The Duke Symphony Orchestra presented its season’s opening concert in Baldwin Auditorium with a program entitled “ ‘Czech’ This Out!,” featuring works of Dvorák, Stamitz and Vorisek. The huge mostly-student orchestra crowded the stage while a sizeable audience filled the square-shaped linoleum and concrete auditorium with its signature domed ceiling.
The program notes, well-written by three students, two seniors and a sophomore, inform us that Jan Václav Hugo Voříšek (1791-1825) idolized Beethoven and was a close friend of Franz Schubert. He has left few works for posterity: a violin sonata, piano pieces for which he coined the title “Impromptu,” a Mass and this Symphony in D. Notably original were the harmonic treatment of the second movement (Adagio) and the robust Scherzo written in an unusual 9/8 meter (instead of the traditional 3/4).
The first warm mellow entrance of the massive string section (43 violins, 9 violas, 12 celli and 2 basses) set the tone for the evening. All the string sections played beautifully and with a precision belying both the number and the youth of the musicians. The first Horn, bassoon, oboe and clarinet were outstanding in the Scherzo. The Finale was brilliantly played and driven by conductor Harry Davidson to a momentous climax in the coda.
Long-time faculty members, Hsiao-Mei Ku, violin and Jonathan Bagg, viola, joined the students in a charming performance of Karel Stamic’s (Karl Stamitz, 1745-1801) Sinfonia Concertante in D. Although the violins sections’ size had been reduced by half, it was difficult to hear the soloists when the orchestra was playing, which is a pity because both soloists have beautiful tones and matched vibratos, thanks to their long collaboration as colleagues in the Ciompi String Quartet. When they were not dialoguing, they were playing together in Italianate passages in thirds and sixths, where their styles matched each other perfectly.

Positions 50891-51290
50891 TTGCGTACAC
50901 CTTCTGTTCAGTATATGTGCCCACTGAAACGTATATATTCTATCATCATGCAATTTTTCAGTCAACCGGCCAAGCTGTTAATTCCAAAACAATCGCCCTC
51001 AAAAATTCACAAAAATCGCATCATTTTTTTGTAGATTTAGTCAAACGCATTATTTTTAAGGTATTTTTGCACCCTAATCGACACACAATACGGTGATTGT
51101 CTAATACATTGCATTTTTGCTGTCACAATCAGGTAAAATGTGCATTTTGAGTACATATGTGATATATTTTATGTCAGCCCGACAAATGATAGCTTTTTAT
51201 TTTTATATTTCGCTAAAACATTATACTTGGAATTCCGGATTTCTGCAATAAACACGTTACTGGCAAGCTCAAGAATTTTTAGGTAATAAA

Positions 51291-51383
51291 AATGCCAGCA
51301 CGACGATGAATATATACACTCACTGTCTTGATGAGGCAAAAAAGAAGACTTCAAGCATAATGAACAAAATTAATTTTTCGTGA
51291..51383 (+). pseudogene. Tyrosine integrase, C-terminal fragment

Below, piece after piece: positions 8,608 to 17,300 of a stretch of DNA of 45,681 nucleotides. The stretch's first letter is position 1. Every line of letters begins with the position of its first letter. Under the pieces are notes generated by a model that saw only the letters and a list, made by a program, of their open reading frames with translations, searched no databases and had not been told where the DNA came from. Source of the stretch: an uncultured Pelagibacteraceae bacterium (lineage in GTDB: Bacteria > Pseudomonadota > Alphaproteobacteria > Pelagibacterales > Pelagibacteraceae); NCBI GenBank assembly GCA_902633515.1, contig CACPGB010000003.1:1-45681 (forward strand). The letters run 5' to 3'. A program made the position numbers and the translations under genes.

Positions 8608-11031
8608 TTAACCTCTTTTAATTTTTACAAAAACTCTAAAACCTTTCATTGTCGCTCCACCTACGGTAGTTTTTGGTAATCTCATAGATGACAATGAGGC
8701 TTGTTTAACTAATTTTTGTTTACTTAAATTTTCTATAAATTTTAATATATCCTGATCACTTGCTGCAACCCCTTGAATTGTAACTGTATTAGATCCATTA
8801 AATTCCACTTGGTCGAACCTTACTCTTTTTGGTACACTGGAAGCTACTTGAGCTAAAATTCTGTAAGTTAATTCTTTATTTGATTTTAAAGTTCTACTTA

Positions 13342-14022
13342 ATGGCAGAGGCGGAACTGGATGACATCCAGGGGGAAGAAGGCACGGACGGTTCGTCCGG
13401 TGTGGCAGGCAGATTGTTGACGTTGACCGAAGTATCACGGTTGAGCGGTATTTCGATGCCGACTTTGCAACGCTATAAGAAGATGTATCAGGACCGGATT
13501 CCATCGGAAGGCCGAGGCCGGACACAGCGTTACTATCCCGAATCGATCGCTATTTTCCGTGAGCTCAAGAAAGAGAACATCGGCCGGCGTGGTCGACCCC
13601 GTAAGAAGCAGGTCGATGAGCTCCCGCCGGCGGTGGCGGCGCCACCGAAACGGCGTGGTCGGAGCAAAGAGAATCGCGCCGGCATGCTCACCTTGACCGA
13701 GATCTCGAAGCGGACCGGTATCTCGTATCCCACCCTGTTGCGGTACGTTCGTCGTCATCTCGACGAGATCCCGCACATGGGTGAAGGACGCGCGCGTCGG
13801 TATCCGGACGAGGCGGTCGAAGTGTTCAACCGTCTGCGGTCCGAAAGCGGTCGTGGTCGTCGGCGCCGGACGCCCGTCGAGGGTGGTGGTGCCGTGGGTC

The second half of this concert was filled by a very well-executed Dvorák Symphony, the Sixth in G, Op. 88 and the second such performance this reviewer has heard in the space of a week. The students played their hearts out and Maestro Davidson led with courage and conviction, dosing tempos and crescendos with mastery. But as is often the case, diminuendos and soft passages were elusive and woodwind solos, such as the flute obbligato in the first movement, were often lost, except in the second movement, where they were mostly doubled. Minor intonation incidents (flat flute, sharp oboe, bassoon and trumpets) crept in as the evening progressed, probably because of fatigue. The size of the violin sections caused the brass to face the audience and instead of playing across the orchestra, they addressed the audience. The otherwise very fine principal trombone played her loud passages very much “in your face,” especially for the crowd in the balcony.
This was a fine start for the season and the talented and experienced conductor, Harry Davidson, who, it should be noted, conducted both symphonies without a score, should be congratulated for the fine job of teaching and directing his young charges!